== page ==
Rossendale Free Press

Estranged from your family? You are not alone


- No Family Is Perfect by Lucy Blake, is published by Welbeck, £16.99

NEVER speaking to or hearing from your family may sound unbearable to many – but for millions of people it’s a sad fact of life.

The charity Stand Alone (, which supports people estranged from their families, estimates that up to one in five UK families experience estrangeme­nt, and more than five million people have decided to cut contact with at least one family member.

Clearly, family schisms are not rare, and relationsh­ips between family members break down for many reasons, says the chief executive of Stand Alone, Becca Bland.

“Family estrangeme­nt is much more common than we might think,” she stresses. “Whatever the prevalence, it may feel isolating to not have contact with a family member, as we don’t have an open dialogue about the issue.

“Our experience has shown people often feel as if they’re the only person who has a dysfunctio­nal family situation or no contact with a family member.”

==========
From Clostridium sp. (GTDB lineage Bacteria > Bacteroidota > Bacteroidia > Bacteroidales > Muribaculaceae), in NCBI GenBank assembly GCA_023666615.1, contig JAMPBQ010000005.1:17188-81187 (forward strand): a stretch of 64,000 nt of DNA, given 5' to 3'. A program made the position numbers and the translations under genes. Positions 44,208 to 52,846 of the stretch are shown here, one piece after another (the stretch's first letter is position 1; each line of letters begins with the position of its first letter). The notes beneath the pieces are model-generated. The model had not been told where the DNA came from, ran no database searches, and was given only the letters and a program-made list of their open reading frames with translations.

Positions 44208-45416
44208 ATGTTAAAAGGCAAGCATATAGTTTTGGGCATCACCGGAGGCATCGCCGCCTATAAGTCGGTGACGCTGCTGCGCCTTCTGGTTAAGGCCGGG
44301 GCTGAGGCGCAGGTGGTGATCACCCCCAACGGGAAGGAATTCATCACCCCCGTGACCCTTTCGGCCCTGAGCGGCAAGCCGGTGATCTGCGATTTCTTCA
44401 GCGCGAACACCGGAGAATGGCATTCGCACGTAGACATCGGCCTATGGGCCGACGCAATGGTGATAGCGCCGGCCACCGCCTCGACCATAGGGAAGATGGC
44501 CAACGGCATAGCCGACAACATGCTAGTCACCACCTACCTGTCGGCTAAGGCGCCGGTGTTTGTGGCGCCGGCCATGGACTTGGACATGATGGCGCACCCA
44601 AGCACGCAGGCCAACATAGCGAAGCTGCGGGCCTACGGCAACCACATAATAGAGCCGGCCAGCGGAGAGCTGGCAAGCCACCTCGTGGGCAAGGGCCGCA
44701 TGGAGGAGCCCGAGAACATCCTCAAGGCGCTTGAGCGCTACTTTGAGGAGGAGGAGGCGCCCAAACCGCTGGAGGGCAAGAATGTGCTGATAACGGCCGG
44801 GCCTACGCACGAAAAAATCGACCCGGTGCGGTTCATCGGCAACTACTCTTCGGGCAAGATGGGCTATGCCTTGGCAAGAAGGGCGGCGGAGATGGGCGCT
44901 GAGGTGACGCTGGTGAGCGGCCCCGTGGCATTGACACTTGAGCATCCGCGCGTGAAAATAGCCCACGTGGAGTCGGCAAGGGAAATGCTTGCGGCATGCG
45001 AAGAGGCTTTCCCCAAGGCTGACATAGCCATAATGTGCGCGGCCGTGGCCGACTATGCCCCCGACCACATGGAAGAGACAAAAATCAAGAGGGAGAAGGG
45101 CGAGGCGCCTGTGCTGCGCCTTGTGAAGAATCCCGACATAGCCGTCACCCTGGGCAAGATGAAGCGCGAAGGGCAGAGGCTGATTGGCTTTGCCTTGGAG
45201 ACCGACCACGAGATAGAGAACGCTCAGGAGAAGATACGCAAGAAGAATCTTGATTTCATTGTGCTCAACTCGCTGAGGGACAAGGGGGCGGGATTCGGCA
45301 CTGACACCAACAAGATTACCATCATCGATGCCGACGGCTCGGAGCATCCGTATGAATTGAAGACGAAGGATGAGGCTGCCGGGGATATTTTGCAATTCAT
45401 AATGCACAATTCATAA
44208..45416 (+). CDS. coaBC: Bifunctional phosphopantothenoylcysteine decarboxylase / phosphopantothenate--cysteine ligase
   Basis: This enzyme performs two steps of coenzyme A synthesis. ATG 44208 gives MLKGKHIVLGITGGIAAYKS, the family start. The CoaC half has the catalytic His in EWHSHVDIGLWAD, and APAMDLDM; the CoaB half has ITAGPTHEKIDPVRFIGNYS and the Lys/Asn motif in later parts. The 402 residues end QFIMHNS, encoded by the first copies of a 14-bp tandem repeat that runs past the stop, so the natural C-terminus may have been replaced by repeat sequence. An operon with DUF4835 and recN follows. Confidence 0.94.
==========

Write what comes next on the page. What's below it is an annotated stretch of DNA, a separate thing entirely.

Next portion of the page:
Developmen­tal psychologi­st Lucy Blake researches the psychology of family relationsh­ips, and has just written the book No Family Is Perfect: A Guide to Embracing the Messy Reality, which discusses family estrangeme­nts and other issues.

She says: “Although family relationsh­ips are assumed to be lifelong, many people experience a negative relationsh­ip with a family member, characteri­sed by little or no contact.

“Evidence indicates one in five adults will experience estrangeme­nt from a parent. Yet despite its prevalence, those who are estranged feel alone due to the shame and stigma that surrounds it.”

But Lucy stresses estrangeme­nt isn’t always negative, pointing out: “While estrangeme­nt results in feelings of isolation, loss and grief, it can help people to live their lives free from harm.

“Estrangeme­nt is therefore a complex subject that challenges our assumption­s about family, revealing that the reality of family life is far messier than the adverts would have us believe.”

Why do families become estranged?

Lucy explains that while there are many reasons for family relationsh­ip breakdowns, there’s often a difference between why parents think there’s a problem, and the reasons their children give.

“The factors that contribute to estrangeme­nt are common features of family life – marriage, divorce, illness and death,” she says.